Another enzyme, lysyl hydroxylase, hydroxylates many of the procollagen lysines. A lysyl-to-lysyl covalent link then occurs between collagen molecules, maximizing mature collagen fiber strength. This process, too, requires adequate amounts of ascorbate and oxygen. These oxygenase reactions (and therefore collagen deposition) are rate limited by tissue oxygen level, Pao2. The rates are half-maximal at about 20 mm Hg and maximal at about 200 mm Hg. Hydroxylation can be “forced” to supernormal rates by tissue hyperoxia. Collagen deposition, wound strength, and angiogenesis rates may be increased and accelerated as tissue Pao2 is elevated.
Angiogenesis is required for wound healing. It is clinically evident about 4 days following injury but begins earlier when new capillaries sprout from preexisting venules and grow toward the injury in response to chemoattractants released by platelets and macrophages. In primarily closed wounds, budding vessels soon meet and fuse with counterparts migrating from the other side of the wound, establishing blood flow across the wound. In wounds left open, newly forming capillaries connect with adjacent capillaries migrating in the same direction, and granulation tissue forms. Numerous growth factors and cytokines are observed to stimulate angiogenesis, but animal experiments indicate that the dominant angiogenic stimulants in wounds are derived first from platelets in response to coagulation and then from macrophages in response to hypoxia or high lactate, fibrin, and its products.
Epithelial cells respond to several of the same stimuli as fibroblasts and endothelial cells within the mesenchymal area of a wound. A variety of growth factors also regulate epithelial cell replication. TGF-α and keratinocyte growth factor (KGF), for instance, are potent epithelial cell mitogens. TGF-β tends to inhibit epithelial cells from differentiating and thus may potentiate and perpetuate mitogenesis, though it is itself not a mitogen for these cells. During wound healing, mitoses appear in the epithelium a few cells away from the wound edge. The new cells migrate over the cells at the edge and into the unhealed area and anchor to the first unepithelialized matrix position encountered. The Pao2 on the underside of the cell at the anchor point is usually low. Low Pao2 stimulates squamous epithelial cells to produce TGF-β, likely suppressing terminal differentiation and again supporting further mitosis. This process of epidermal-mesenchymal communication repeats itself until the wound is closed.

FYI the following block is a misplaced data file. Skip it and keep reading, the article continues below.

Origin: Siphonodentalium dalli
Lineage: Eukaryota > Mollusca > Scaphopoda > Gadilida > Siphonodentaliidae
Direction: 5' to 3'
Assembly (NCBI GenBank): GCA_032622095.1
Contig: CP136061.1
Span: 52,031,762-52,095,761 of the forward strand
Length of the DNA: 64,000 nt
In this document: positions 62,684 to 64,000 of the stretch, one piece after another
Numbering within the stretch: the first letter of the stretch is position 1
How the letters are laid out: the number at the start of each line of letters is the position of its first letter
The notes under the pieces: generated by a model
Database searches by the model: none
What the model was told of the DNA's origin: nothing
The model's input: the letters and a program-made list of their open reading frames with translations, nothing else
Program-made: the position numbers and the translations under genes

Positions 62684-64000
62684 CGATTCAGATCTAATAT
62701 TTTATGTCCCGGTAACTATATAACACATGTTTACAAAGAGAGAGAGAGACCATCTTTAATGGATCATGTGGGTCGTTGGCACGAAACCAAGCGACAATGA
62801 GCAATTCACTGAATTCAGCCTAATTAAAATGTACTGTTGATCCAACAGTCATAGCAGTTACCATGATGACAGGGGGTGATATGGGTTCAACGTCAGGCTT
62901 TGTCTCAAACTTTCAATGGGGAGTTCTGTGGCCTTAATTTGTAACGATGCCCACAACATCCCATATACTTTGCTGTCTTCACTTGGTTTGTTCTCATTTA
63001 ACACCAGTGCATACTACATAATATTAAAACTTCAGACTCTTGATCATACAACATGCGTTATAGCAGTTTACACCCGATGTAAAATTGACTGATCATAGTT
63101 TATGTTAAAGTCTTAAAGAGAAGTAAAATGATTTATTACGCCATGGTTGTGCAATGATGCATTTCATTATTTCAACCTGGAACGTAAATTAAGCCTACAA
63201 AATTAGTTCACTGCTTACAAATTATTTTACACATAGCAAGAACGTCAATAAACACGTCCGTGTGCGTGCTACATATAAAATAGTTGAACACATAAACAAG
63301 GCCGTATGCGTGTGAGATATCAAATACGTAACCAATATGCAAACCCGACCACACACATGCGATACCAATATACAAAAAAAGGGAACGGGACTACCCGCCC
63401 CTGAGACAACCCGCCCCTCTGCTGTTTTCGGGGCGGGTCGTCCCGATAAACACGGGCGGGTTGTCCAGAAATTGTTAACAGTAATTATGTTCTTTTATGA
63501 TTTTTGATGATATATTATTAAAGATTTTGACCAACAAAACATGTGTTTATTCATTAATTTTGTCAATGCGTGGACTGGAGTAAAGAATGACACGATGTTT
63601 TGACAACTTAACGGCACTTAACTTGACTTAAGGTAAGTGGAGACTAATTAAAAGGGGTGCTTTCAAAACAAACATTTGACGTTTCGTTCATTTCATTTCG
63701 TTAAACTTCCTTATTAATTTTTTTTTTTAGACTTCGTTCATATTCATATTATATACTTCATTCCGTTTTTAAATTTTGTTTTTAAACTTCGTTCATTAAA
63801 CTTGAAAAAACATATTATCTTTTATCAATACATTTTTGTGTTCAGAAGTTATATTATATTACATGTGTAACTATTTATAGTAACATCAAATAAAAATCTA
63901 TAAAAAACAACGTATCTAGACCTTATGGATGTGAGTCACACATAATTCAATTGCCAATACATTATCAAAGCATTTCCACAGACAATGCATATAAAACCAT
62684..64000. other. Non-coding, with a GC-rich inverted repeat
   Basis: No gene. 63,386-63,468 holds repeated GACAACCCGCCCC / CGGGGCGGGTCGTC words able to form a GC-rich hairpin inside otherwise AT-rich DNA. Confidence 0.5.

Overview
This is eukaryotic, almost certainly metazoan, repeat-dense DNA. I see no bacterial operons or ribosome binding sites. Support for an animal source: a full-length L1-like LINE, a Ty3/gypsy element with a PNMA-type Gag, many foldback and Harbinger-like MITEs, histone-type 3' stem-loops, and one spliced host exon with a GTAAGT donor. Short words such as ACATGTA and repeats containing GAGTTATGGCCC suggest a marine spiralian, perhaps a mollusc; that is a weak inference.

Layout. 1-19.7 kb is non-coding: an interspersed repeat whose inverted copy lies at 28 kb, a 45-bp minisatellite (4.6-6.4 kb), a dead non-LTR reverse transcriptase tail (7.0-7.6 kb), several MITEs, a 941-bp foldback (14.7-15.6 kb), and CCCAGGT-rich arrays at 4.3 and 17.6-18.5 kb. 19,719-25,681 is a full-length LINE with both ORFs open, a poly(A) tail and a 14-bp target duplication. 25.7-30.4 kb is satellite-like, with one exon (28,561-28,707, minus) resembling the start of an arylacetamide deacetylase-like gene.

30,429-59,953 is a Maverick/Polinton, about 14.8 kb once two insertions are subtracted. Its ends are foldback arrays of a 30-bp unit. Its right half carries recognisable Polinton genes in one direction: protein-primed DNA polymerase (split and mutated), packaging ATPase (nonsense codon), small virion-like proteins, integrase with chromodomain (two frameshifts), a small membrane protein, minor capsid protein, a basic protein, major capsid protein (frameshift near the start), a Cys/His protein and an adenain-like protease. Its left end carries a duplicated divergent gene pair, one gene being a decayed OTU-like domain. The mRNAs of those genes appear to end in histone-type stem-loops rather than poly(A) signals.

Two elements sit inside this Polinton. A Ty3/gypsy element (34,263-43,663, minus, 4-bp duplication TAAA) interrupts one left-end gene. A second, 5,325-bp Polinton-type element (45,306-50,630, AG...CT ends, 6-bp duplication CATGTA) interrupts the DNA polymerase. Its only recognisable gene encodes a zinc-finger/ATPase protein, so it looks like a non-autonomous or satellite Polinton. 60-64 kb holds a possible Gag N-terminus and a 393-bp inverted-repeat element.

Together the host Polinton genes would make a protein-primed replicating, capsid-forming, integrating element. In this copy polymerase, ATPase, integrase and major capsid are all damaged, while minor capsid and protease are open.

Squamous epithelialization and differentiation proceed maximally when surface wounds are kept moist. It is clear that even short periods of drying impair the process, and therefore wounds should not be allowed to desiccate. The exudates from acute, uninfected superficial wounds also contain growth factors and lactate, and therefore recapitulate the growth environment found at the base of the wound.
E. Collagen Fiber Remodeling and Wound Contraction
Remodeling of the wound extracellular matrix is also a well-regulated process. First, fibroblasts replace the provisional fibrin matrix with collagen monomers. Extracellular enzymes, some of which are Pao2-dependent, quickly polymerize these monomers, initially in a pattern that is more random than in uninjured tissue, predisposing early wound to mechanical failure. Progressively, the very early provisional matrix is replaced with a more mature one by forming larger, better organized, stronger, and more durable collagen fibers. The very early wound provisional matrix usually mechanically fails within the matrix itself (days 0-5). Next, mechanical failure occurs at the matrix-tissue interface or fusion point (Figure 6–3). The mechanism for connecting the wound matrix to the uninjured tissue border is poorly understood.
The very early wound matrix is weak and susceptible to mechanical failure, especially in load-bearing tissues like the abdominal wall. After 5 days, mechanical failure occurs at the interface of the wound matrix and the uninjured surrounding tissue.